Kyle Chalmers in eye-opening admission about ugly swimming backlash

The Olympic gold medallist has endured a rocky relationship with the media across his glittering career.

This image shows Aussie swimming champion Kyle Chalmers.
Aussie swimming champion Kyle Chalmers says his critics in the media provide him with powerful motivation. Pic: Getty

Aussie swimming champion Kyle Chalmers says his love/hate relationship with the Australian media is a constant "struggle" as well as a powerful motivating factor behind his glittering career. Chalmers has been one of Australia's most prominent swimmers since bursting onto the scene at the Rio 2026 Olympic Games where he claimed gold in the 100-metre freestyle.

The 25-year-old has won numerous gold medals at world championships around the world but has struggled with injury and his mental health, and admitted he came close to retiring from the sport last year. Chalmers has frequently found himself having to answer questions about the supposed 'love triangle' between his superstar swimmer ex-girlfriend Emma McKeon and her boyfriend, pop star and fellow swimmer Cody Simpson.

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Chalmers admitted that the negative press and the constant speculation about his personal life took a massive toll on his mental health and that he contemplated giving the sport away at the age of 24. In a new interview with 2GB's Wide World of Sports, however, Chalmers says he uses a lot of the negative press as fuel for his swimming career.

Seen here, Aussie swimming star Kyle Chalmers.
Kyle Chalmers has revealed the Paris Gams in 2024 will be his last Olympics. Image: Getty

The freestyle ace admits that he reads most of the articles written about him and is always keen to prove critics wrong if they have written him off. "I mostly would read them on swimming-based articles where people will be kind of putting me down and saying that I'm not going to do something or I'm not going to achieve this, so then I have the extra bit of motivation to prove those people wrong."

The 25-year-old says the public scrutiny he faces as a professional athlete and the negativity on social media is "something that I struggle with at times". Chalmers says the ability to be able to deal with the good and bad attention that comes his way on social media and the fact his private life can be played out very publicly is the "hardest" thing for him as a professional athlete.

Kyle Chalmers (L) has frequented found himself at the centre of headlines involving fellow swimming star, Cody Simpson. Pic: Getty
Kyle Chalmers (L) has frequented found himself at the centre of headlines involving fellow swimming star, Cody Simpson. Pic: Getty

"It's a challenging world out there and I think that's the hardest thing with sport. "I'm a swimmer, I grew up in the country, obviously I'm an OK swimmer and then your life becomes a public life just because that's the skill you have.

"You don't learn how to deal with that stuff, you just have to grow and adapt and learn that way. It is definitely very challenging and it's something that I struggle with at times."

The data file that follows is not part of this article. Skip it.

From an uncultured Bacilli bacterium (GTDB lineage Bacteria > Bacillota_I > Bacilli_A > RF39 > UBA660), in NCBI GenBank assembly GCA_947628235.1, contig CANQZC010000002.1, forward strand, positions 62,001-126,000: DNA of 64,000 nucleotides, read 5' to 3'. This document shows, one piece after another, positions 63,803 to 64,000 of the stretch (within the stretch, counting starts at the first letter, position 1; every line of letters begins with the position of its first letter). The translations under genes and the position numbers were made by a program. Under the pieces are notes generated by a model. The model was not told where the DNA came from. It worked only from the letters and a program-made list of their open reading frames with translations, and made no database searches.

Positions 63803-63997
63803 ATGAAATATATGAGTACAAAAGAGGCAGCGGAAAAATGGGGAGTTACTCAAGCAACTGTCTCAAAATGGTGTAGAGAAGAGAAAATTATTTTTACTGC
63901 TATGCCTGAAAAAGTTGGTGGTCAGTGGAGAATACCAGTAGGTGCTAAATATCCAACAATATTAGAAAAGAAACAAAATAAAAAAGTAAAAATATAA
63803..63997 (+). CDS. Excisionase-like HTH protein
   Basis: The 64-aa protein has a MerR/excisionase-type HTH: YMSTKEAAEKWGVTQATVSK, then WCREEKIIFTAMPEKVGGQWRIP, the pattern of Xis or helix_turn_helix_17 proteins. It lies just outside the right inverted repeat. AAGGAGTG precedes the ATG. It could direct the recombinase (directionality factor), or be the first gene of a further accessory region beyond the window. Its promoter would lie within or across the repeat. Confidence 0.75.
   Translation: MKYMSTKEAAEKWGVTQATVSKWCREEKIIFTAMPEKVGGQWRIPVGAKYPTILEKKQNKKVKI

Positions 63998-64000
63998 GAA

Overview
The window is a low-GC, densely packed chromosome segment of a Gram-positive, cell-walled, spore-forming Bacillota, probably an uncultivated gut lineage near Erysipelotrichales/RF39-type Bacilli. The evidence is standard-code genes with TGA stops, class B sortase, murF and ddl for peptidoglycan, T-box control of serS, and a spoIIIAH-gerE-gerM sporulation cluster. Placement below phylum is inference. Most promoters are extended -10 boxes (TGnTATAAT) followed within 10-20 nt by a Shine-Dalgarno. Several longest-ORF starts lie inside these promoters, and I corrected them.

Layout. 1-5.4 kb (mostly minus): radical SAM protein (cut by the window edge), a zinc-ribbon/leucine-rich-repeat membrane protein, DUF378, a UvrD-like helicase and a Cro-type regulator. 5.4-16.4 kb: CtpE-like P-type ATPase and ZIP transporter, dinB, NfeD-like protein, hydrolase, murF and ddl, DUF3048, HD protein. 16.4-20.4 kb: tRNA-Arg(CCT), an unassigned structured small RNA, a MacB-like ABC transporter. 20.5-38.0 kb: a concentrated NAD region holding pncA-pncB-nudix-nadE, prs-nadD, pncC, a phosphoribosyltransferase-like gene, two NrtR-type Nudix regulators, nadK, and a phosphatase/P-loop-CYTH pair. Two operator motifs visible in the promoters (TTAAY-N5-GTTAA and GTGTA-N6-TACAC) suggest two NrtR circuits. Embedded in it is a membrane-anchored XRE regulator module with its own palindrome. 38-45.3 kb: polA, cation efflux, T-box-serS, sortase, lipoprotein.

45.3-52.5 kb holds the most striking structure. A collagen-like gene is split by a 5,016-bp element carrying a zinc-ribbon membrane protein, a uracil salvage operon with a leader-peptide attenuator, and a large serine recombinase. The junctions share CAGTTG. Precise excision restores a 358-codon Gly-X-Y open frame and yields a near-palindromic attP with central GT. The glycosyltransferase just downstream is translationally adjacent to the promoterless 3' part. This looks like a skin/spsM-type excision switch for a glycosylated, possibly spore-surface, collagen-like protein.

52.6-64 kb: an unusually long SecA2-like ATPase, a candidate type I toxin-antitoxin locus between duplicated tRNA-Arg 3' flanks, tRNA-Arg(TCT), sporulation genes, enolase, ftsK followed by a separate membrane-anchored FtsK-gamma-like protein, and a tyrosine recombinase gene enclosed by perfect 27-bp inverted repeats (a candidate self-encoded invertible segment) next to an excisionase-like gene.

Kyle Chalmers felt 'cut down' by swimming great

Chalmers revealed last year than an interview with retired swim star Giaan Rooney was almost the tipping point for him to retire from swimming. It came after Chlamers won the 50m butterfly at the Australian National Championships in May last year - a feat that prevented former pop star Simpson from qualifying for the world championships.

The Olympic gold medallist said he felt "cut down" by Rooney after the swimming great questioned him on Simpson's "disappointment", rather than his own achievement. “I got out of the pool, it was my first comp back from shoulder surgery... I’d just won a national title in my fifth different individual event," Chalmers recalled on The Big Deal.

"I’d swum a personal best time after shoulder surgery, 50 butterfly. I was pumped; really, really excited and happy about it all, got out of the pool and not one positive comment came from her (Rooney).

“She just dove straight into negativity. For me, Giaan’s been in the sport for a very long time so she understands swimming – she understands the top two are the people who go to the major competition and if you don’t, then that’s just unfortunate – try again next year.

Pictured left to right are Aussie swimming stars Kyle Chalmers and Giaan Rooney.
Aussie swimming star Kyle Chalmers says he was left shattered by an interview with Giaan Rooney in 2022. Pic: Getty

“It kind of sucked that someone I’d had quite a lot to do with in my time dove into that. I think for me, I won’t stop and speak to Giaan or speak on pool deck now because I pay to race in that event. My family pay to be in the stands, my grandparents come across to watch that meet ... I’m so proud of my achievement and then I get out of the pool and have that kind of happen."

Chalmers confirmed earlier this year that Paris 2024 would be his last Olympic Games competition but insisted retirement was still some way off. "We have a world championships short course in 2024, world championship long course in 2025, Commonwealth Games in 2026 and plenty of World Cups in there also. I’ll be busy, I have plenty of titles that need defending," he said.

“But yes Paris will be my third and most likely last Olympic Games. 2028 is a very long way away, but who knows, if the body and the mind hold up maybe I’ll even be in Brisbane in 2032. For now it’s time to lock in and give my absolute all to having success in Paris. Hungrier then ever.”

Readers seeking mental health support can contact Beyond Blue on 1300 224 636 or Lifeline on 13 11 14.

with agencies

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